Joel Fick

Guarding the Heart

The work of keeping our heart is not an easy work, but it is an attainable work, and we can be assured that it is an attainable work because God has promised that it is a work that He Himself is working in us by His Spirit. If we stand firm, it is because we stand firm in the Lord (Philippians 4:1), knowing that “it is God who works in [us], both to will and to work for his good pleasure” (Philippians 2:13).

As the armies of Saruman marched against Rohan in J.R.R. Tolkien’s masterful The Lord of the Rings, the citizens of Rohan make their stand in the Hornburg, a fortress of last defense at the mouth of Helm’s Deep. The Hornburg was the heart of Rohan’s defense, so that if the Hornburg fell, Rohan would be finished. Similarly, the heart of a man might be compared to that fortress of last defense. The heart is the battleground of your soul, which is why the Proverbs warn us to “keep your heart with all vigilance, for from it flow the springs of life” (Prov. 4:23). If the heart ultimately falls in the spiritual battle, a man is finished. He will become “like a city broken into and left without walls” (Prov. 25:28).
Proverbs 4:23 uses two different Hebrew words that might both be translated “to keep,” so that one might even translate this verse “keep your heart with all keeping.” The first word has to do with “keeping watch,” while the second has the sense of “keeping guard.” Given this emphasis on “keeping,” it goes without saying that we ignore this scriptural warning to our own peril. But what does it mean to “keep our hearts,” and what practical steps might we take to actually go about it? There are basically three things involved in keeping our hearts; we might call them surveilling our hearts, maintaining our hearts, and defending our hearts.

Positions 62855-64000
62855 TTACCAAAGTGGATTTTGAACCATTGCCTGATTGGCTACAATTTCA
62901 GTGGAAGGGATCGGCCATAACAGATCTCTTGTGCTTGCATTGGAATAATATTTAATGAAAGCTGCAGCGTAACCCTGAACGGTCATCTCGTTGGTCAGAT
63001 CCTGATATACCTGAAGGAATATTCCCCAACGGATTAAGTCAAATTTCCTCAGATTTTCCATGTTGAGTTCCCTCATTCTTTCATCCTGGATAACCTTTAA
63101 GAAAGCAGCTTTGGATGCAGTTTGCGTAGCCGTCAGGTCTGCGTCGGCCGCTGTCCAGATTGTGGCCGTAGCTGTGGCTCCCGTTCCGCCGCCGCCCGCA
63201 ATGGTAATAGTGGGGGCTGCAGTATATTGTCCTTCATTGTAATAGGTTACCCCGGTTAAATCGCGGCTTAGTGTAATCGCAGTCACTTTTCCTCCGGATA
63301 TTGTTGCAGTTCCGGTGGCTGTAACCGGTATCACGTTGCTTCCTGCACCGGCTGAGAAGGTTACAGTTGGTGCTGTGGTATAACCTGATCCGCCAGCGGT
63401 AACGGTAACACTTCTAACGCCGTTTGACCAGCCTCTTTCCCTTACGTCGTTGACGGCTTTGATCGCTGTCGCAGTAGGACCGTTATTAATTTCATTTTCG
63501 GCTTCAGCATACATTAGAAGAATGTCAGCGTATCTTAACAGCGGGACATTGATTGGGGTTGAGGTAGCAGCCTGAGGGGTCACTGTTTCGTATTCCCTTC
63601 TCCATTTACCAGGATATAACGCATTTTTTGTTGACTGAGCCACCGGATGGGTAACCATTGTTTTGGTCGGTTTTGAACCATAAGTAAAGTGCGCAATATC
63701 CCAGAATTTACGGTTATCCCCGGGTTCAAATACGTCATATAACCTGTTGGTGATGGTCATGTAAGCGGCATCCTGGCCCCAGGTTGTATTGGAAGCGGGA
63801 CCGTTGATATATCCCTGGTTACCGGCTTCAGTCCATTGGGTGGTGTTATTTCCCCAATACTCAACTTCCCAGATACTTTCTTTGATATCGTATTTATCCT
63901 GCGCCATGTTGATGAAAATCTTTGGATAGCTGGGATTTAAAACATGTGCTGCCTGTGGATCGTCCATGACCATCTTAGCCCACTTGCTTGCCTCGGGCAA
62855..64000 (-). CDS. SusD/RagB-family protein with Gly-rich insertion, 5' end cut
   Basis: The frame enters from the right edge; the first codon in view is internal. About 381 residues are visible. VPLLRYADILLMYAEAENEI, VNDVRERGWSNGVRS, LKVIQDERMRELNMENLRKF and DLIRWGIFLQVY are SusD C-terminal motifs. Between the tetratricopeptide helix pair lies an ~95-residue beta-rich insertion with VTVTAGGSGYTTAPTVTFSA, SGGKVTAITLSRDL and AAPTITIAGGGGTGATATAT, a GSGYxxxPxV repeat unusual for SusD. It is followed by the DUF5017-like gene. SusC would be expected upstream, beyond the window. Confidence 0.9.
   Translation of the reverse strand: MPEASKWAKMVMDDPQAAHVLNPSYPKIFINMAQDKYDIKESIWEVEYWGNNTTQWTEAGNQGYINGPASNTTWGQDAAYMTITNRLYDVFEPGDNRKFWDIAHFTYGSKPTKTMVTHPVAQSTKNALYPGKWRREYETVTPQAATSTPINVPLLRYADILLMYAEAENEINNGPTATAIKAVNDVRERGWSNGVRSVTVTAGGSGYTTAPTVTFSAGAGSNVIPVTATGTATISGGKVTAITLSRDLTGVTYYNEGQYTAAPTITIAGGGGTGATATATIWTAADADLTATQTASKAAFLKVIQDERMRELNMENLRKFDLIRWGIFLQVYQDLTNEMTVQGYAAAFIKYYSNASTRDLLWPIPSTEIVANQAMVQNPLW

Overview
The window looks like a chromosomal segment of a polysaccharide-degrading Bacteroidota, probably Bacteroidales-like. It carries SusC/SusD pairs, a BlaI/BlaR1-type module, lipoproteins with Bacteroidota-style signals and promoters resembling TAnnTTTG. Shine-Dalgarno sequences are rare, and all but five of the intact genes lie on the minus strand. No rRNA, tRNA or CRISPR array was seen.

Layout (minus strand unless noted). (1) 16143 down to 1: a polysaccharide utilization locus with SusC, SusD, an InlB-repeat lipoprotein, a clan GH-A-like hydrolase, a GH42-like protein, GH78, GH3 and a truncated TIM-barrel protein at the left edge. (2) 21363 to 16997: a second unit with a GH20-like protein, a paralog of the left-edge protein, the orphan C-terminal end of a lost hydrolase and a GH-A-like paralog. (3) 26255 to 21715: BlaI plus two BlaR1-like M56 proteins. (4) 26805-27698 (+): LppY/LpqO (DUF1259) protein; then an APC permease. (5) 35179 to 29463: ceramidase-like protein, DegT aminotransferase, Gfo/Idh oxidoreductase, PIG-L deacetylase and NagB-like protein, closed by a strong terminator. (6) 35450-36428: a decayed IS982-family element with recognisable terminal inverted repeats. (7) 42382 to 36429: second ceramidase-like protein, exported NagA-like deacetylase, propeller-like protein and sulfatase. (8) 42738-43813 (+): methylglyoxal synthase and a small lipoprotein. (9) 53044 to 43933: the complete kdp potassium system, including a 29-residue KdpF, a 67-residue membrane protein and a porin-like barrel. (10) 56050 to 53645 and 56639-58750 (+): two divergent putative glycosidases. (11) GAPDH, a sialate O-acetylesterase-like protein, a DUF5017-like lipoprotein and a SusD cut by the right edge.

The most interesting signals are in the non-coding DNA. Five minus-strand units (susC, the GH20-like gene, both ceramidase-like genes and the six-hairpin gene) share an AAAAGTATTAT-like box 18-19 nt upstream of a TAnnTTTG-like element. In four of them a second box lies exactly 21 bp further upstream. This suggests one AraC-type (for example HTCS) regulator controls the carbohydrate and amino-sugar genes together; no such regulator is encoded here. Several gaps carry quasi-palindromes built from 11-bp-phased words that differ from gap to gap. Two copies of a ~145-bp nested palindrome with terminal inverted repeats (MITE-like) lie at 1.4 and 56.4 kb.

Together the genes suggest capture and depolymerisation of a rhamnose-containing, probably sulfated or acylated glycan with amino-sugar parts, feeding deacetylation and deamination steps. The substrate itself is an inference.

Surveillance is an absolutely necessary component in the work of keeping our hearts. To do surveillance is to keep a close watch on something—think of the police on a stakeout or a sentry watching on a city wall. Simply being aware and paying close attention to our hearts is of first importance. The word translated “keep” in this verse has the sense of “keeping watch over.” If we are to keep our hearts, we must do that first work of spiritual surveillance, so that we know our hearts. When we think of surveillance in an ancient city, we probably think first of a lookout or sentry standing guard, ready to sound an alarm. And that is an absolutely necessary part of our surveillance. We must be on the lookout for the schemes of our enemy “so that we would not be outwitted by Satan” or “ignorant of his designs” (2 Cor. 2:11). Yet we must recognize that when it comes to surveillance, we must not only look outward. We must also look inward. We must be aware of the places where the fortress of our heart may be weak and vulnerable to attack. That is why the work of keeping our hearts must involve not only spiritual surveillance but also the constant work of spiritual maintenance.
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